This campground offers plenty of sites with 30 and 50 amp electric hookups for your RV. If you find that you need more space than your campsite allows, there is extra parking located near the walk-in sites at the end of the campground. There are also family sites available that are bigger, and if anyone in your party has a wheelchair, there are accessible sites as well. The campground is open all year long, and reservations can be made at any time. Keep in mind though that certain amenities such as drinking water and showers are only available during the peak season, which goes from April to October. Vault toilets are available year-round, though. You can also enjoy a playground, as well as a trailhead nearby.

First-come first-served

First-Come, First-Served

If there are any sites that haven't been reserved they may become available on a first-come, first-served basis. However, this is not guaranteed, so it's always safest to reserve a site ahead of time.

Alternate camping

Seasonal activities in Stockton State Park

In-Season

Swimming

What better way is there to cool off from the summer heat than to dive into Stockton Lake? On the northern side of Stockton State Park, you will find the perfect spot to dip into the water, as they have a gravel beach just for this purpose. Keep in mind though that there are no lifeguards on duty, so be sure to use proper swimming safety precautions and keep an eye on the children at all times.

Fishing

Many people like to take the boat out to go fishing, but you can also just find a good spot along the edge to dip your pole in the waters of Stockton Lake. However you choose to go fishing, you can expect great catches that include bass, catfish, crappie, bluegill, and walleye. Just don’t forget to pack your fishing gear and permit in your campervan when you choose to come stay at Stockton State Park.

Boating

Within Stockton State Park, you will find the Marina. Here is where you should go if you would like to take a boat out on Stockton Lake. If because you had to lug your big rig along with you on this trip, you couldn’t bring your boat as well, that doesn’t mean you have to miss out on the fun. You can rent a variety of boats from the Marina, from fishing boats and pontoon boats, kayaks, canoes, and even sail boats.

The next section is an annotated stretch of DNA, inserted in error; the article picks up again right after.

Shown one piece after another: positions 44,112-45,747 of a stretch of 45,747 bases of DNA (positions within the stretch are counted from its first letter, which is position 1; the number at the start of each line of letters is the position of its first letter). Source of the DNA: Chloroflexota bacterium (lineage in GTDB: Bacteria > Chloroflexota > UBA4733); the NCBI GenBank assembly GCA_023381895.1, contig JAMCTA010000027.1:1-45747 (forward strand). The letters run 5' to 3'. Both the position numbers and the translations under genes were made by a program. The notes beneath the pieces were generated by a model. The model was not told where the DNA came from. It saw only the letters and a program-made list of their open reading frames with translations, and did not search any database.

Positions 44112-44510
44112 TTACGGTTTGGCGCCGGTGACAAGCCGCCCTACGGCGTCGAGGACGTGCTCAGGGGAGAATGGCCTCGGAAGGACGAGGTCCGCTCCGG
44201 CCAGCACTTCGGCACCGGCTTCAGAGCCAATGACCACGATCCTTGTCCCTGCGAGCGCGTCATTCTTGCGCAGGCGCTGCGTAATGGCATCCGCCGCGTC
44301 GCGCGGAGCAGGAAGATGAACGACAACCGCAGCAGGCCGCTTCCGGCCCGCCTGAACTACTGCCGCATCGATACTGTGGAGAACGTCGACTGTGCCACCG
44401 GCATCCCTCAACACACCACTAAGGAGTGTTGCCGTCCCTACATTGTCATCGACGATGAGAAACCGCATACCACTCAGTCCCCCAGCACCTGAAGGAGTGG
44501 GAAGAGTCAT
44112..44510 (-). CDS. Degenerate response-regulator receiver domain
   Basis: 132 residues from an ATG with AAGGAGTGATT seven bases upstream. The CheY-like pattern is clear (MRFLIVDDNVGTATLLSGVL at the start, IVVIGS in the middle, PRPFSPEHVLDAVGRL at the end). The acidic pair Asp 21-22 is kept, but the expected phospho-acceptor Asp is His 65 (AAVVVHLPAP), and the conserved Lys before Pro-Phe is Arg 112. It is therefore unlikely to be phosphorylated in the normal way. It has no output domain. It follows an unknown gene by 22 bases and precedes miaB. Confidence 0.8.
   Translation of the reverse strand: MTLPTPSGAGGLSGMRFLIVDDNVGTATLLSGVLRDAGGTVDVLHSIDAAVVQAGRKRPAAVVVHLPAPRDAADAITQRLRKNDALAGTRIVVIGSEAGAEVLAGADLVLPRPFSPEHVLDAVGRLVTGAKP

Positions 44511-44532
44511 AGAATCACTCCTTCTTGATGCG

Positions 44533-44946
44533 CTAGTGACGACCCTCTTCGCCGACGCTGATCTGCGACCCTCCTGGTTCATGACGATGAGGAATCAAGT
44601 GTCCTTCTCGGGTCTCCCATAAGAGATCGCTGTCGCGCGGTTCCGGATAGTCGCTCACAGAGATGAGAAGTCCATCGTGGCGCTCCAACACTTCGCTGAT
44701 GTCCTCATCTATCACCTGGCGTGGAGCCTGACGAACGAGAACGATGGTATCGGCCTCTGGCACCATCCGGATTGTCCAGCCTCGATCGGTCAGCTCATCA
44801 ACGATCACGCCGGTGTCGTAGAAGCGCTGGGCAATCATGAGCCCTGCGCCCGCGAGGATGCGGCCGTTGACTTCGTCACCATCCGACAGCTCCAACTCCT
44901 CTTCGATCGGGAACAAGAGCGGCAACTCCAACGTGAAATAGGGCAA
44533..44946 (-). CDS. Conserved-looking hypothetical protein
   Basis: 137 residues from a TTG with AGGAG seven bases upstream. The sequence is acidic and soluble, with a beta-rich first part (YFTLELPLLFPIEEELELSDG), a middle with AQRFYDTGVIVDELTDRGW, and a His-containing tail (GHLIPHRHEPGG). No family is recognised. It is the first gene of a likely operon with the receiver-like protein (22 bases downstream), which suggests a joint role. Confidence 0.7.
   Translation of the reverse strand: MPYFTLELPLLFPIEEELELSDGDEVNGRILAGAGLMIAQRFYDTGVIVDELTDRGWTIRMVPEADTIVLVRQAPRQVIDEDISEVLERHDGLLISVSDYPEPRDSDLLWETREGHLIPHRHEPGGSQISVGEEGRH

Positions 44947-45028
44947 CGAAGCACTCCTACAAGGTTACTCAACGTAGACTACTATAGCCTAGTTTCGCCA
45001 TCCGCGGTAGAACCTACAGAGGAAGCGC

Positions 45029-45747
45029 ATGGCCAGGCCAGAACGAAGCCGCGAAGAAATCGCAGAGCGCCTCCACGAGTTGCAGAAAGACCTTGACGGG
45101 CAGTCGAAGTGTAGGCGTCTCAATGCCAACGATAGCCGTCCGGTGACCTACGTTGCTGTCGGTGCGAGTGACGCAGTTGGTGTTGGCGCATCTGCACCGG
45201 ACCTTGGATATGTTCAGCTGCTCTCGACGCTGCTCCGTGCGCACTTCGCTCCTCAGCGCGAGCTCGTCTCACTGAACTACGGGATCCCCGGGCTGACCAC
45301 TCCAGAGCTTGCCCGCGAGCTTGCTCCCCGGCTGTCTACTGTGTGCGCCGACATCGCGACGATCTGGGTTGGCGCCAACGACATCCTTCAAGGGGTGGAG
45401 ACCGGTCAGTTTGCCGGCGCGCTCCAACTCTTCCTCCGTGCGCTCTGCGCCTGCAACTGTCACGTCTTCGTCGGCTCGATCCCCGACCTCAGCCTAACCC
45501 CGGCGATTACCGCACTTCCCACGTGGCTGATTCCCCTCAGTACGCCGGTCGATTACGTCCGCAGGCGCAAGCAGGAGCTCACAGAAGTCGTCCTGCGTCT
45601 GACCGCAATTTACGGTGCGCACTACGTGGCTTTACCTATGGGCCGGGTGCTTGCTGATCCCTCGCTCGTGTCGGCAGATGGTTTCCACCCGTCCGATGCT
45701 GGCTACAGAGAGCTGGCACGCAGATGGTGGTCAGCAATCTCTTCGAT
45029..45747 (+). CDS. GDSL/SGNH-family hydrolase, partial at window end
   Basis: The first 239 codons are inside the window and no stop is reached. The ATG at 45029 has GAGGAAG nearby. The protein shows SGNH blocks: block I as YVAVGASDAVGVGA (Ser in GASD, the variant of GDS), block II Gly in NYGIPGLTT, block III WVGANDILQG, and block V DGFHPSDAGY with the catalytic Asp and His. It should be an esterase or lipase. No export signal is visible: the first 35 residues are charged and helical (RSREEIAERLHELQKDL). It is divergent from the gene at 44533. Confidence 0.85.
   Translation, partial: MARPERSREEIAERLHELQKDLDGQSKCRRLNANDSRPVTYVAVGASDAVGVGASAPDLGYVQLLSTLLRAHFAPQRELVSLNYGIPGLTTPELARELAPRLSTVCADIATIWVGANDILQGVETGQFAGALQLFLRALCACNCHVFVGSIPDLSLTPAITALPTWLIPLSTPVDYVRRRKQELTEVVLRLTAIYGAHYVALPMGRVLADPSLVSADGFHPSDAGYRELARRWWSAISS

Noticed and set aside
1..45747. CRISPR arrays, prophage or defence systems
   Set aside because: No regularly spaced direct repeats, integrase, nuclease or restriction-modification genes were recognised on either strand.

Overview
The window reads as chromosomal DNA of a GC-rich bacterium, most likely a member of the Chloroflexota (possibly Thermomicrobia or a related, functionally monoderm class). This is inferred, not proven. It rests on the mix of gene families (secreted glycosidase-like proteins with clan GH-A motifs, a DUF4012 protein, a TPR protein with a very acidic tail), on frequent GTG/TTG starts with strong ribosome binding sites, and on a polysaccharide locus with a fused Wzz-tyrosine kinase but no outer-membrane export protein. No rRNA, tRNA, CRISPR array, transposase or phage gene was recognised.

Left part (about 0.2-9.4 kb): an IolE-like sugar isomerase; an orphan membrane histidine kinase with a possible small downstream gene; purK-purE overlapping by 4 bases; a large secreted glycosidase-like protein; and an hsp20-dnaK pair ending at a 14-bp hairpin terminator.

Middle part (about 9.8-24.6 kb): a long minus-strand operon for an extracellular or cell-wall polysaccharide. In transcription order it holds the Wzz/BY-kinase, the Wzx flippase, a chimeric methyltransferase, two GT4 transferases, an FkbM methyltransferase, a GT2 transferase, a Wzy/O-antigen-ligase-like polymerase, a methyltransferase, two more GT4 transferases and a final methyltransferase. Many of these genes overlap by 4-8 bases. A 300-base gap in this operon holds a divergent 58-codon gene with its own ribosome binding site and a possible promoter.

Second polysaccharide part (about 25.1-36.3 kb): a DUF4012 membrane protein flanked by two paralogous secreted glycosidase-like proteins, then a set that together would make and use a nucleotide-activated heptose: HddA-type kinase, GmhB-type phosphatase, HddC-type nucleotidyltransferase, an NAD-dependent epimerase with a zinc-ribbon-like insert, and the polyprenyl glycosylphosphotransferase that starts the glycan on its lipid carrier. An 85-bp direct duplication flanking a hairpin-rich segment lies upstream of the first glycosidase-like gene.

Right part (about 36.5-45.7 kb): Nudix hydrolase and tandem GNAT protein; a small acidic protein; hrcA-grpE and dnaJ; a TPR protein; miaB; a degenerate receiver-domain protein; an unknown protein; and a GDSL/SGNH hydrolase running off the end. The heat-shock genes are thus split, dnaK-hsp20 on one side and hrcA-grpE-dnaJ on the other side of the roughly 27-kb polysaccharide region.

Off-Season

Metal Detecting

There aren’t many state parks that allow metal detecting. Stockton State Park is one of 12 parks in the state where you can go metal detecting on the beach. With that news, you’ll definitely want to bring your metal detector with you in your camper or trailer. Remember though that you will need to register first before heading out onto the beach to search for some treasure. If you find anything that looks like it might be a historical artifact, be sure to turn it into the park so they can preserve it.

Picnicking

There are two picnic areas in the park where you will find lots of picnic tables and grills for you to use as you wish. If you wish to have a more private picnic, these same amenities can be found at your campsite. If you would like to reserve a picnic shelter for a group, there are two that you can choose from - the North and South Shelters. The North Shelter is a bit bigger and has a few more benefits, such as having a lakeview, electricity and water. The South Shelter has boat ramp access though, so it just depends on what you’re looking for.

Hiking

This park has a variety of trails for you to explore. Some of them are fairly short, with Campground Spur Trail only being less than half a mile, and Nyblad Trail coming to right at half a mile long. Others are more length, like Lakeview Trail, which is nearly eight miles long. If you want something that falls somewhere in between, Sortor’s Bluff Trail is just a little over three miles long. There are plenty of options to choose from.